For Education: Actual Route vs Great Circle

I’m a tutor on math and physics. Expanding upon planar trigonometry, I also teach spherical trigonometry. The demonstration of its properties is quite easy when I use the case of qibla bearing since only direction is required between two places.

I went further by plotting flight routes. Some manual calcs with spreadsheet will produce points for great circle path, to be compared with actual routes from FlighAware. All was good, but some cases really piqued my interest.

DAL83, DAL296, and, especially, SIA24 deviates quite much from great circle path. So, I have three questions about the cases.

1. Is it common for flights to not follow great circle path?
2. Do those away-from-great-circle flights have enough fuel, like, already within planning consideration?
3. About SIA24, do you know why it flew path significantly different from great circle one, adding about 1000 km to the distance?

Here are the plot and the link to the data. I use GPS Visualizer to plot the path. Orange indicates great circle path, blue the ADS-B tracklog.

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Not a pilot, but there will be other factors at play rather than just the straight line/shortest distance. For CDG-ATL the most likely answer is the North Atlantic Tracks. So you can’t just fly wherever you want to. I believe there are many tracks, each day they will use different ones depending on the weather and winds.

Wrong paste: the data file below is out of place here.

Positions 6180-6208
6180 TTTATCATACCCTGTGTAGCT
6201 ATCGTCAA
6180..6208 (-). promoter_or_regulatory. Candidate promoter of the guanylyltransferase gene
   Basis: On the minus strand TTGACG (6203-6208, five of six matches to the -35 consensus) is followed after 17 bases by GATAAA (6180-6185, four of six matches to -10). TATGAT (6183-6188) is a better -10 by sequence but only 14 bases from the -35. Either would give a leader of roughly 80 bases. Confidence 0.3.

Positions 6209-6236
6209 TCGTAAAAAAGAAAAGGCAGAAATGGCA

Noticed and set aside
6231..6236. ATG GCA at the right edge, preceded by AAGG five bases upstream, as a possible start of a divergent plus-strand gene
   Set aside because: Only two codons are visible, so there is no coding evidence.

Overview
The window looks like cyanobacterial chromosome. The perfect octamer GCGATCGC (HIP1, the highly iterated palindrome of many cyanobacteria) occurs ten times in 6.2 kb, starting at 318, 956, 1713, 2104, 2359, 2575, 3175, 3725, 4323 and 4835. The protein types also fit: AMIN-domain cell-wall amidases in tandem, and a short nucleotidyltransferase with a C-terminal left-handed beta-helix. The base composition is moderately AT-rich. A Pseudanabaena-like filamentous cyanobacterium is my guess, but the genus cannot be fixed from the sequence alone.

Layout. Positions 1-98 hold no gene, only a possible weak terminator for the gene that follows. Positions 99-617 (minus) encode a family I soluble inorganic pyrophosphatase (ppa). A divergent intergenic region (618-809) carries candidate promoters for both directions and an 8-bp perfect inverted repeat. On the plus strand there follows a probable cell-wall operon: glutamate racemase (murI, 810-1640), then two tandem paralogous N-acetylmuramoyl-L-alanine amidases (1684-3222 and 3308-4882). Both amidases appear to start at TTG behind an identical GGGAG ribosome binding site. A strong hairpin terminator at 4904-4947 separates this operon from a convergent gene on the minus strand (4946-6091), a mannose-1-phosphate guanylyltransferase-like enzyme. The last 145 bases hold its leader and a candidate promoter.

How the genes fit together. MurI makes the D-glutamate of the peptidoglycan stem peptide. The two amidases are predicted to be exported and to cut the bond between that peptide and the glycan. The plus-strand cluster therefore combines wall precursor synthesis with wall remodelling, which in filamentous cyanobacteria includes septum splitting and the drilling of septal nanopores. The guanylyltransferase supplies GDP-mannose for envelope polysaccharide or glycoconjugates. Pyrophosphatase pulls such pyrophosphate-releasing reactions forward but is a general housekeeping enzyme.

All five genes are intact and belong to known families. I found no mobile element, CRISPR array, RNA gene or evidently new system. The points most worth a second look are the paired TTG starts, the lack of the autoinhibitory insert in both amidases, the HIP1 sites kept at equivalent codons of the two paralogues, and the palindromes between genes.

For the other two, again my guess would be that the prevailing winds on their planned flight route were more favourable than going in a straight line. Winds can easily be 100mph+ so on a 18hr flight you make up that extra 1000km pretty easily.

Noice, thanks. So it’s not just just about geometrical considerations, but also meteorological and safety ones. Nearest isn’t always the fastest nor safest.

That adds a great bunch to my course’s narration. Much appreciated.

That info about wind leads me to this article.

Winter Winds: How Singapore Airlines’ New World’s Longest Flight is Saving Time (and Fuel) by Flying Farther

Thanks for the pointers.

Another reason for non-GC routing is that the direct GC route may take you too far from a suitable diversion airport. See ETOPS - Wikipedia

Also, geopolitics - some carriers are forbidden from using certain airspace, and airlines are also understandably uncomfortable about flying over conflict zones. That can lead to some weird routes.